They disagreed among themselves and began to leave after Paul had made this final statement: “The Holy Spirit spoke the truth to your ancestors when he said through Isaiah the prophet:
“‘Go to this people and say,
“You will be ever hearing but never understanding;
you will be ever seeing but never perceiving.”
For this people’s heart has become calloused;
they hardly hear with their ears,
and they have closed their eyes.
Otherwise they might see with their eyes,
hear with their ears,
understand with their hearts
and turn, and I would heal them.’
“Therefore I want you to know that God’s salvation has been sent to the Gentiles, and they will listen!”
–Acts 28:25-28, New International Version
When Paul arrived in Rome, he (Acts 28:16) was allowed to dwell by himself with a soldier that kept him. After being there just three days, he invited the leaders of the Jews together for a meeting. He emphasized his innocence, explained his appeal to Caesar, and testified that he was in chains for the hope of Israel. They listened to Paul, indicated that they had no letters concerning him, and invited him to explain more about the “sect” called Christian.
A day was appointed for him to speak. He expounded concerning the kingdom of God and tried to persuade them to believe in Jesus. He spoke out of the law of Moses and out of the prophets. He spoke from early morning until evening. Some of the Jews believed, but some did not.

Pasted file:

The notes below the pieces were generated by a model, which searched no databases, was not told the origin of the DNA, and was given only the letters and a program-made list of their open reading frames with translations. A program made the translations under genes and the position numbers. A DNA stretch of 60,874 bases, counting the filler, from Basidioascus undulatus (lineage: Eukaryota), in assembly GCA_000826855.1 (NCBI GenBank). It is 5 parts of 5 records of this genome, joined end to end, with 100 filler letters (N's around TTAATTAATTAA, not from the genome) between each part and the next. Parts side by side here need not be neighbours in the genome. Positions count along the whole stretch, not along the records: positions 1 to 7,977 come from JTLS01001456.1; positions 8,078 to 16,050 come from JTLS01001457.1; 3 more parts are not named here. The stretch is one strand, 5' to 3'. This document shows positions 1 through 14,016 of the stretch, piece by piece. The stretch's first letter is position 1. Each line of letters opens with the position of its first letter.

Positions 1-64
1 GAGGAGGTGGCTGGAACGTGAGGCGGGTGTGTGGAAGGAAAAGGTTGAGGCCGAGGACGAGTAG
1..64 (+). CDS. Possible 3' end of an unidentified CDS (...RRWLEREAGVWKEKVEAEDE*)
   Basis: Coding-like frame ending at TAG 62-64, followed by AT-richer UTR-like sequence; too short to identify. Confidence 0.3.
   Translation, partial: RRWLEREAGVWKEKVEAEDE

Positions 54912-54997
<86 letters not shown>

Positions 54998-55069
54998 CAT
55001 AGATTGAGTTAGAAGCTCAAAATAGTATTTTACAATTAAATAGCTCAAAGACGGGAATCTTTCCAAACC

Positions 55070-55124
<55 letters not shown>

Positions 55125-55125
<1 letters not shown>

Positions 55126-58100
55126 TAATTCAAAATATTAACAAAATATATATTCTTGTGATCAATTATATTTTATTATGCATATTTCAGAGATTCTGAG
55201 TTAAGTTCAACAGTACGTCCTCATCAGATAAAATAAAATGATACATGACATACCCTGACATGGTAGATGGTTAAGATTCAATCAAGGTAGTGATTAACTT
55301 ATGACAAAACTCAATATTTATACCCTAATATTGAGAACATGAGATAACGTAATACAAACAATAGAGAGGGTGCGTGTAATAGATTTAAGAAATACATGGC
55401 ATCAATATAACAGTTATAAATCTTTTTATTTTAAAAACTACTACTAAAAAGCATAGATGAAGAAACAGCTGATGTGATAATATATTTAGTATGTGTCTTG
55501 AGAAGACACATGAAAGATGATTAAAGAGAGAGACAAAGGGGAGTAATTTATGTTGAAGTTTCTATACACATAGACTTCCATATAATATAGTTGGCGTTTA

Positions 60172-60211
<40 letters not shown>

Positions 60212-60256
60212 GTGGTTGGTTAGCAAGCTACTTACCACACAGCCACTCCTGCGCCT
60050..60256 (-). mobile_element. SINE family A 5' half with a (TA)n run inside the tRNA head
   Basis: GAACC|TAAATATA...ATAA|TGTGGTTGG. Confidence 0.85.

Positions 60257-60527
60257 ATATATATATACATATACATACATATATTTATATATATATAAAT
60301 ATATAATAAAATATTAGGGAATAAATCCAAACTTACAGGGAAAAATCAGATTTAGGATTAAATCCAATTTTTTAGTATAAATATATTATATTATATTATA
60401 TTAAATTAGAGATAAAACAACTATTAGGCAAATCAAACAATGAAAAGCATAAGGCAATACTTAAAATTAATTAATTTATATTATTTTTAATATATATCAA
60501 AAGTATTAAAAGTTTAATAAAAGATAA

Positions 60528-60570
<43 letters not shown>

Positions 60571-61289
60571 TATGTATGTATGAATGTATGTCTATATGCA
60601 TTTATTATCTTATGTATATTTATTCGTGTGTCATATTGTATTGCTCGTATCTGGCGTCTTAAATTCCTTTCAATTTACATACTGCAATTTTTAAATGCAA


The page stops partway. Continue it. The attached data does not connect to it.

Paul Cites Isaiah
Because the Jews (verse 25) were in disagreement, they left. However, they did not leave before Paul spoke one final word to them. Paul says, “The Holy Spirit rightly spoke through Isaiah the prophet to your fathers.” The Holy Spirit inspired Isaiah with a message (Isaiah 6:9-10) to their ancestors. That message applied very well to Paul’s audience. The Jews would hear but not understand; they would see but not perceive the truth. Their hearts were dull.
Now, Paul declares (verse28): “Therefore let it be known to you that this salvation of God has been sent to the Gentiles; they will also listen.” This declaration was in total harmony with his calling and ministry. Although it was his custom to go to the Jews first, he always went on to minister to the Gentiles.
Ministry in Rome
The Jews left, but the door was open for Paul to minister in Rome. For two years Paul dwelled in his own hired house and ministered to all who came to him. Even some of Caesar’s household (Philippians 4:22) were saved. Although confined to his house, Paul freely ministered.
Horton, Stanley M. The Book of Acts. Springfield: Gospel Publishing House, 1981.
Lenski, R.C.H. The Acts of the Apostles. Minneapolis: Augsburg Publishing House, 1961.
© Copyright 2003. GMF.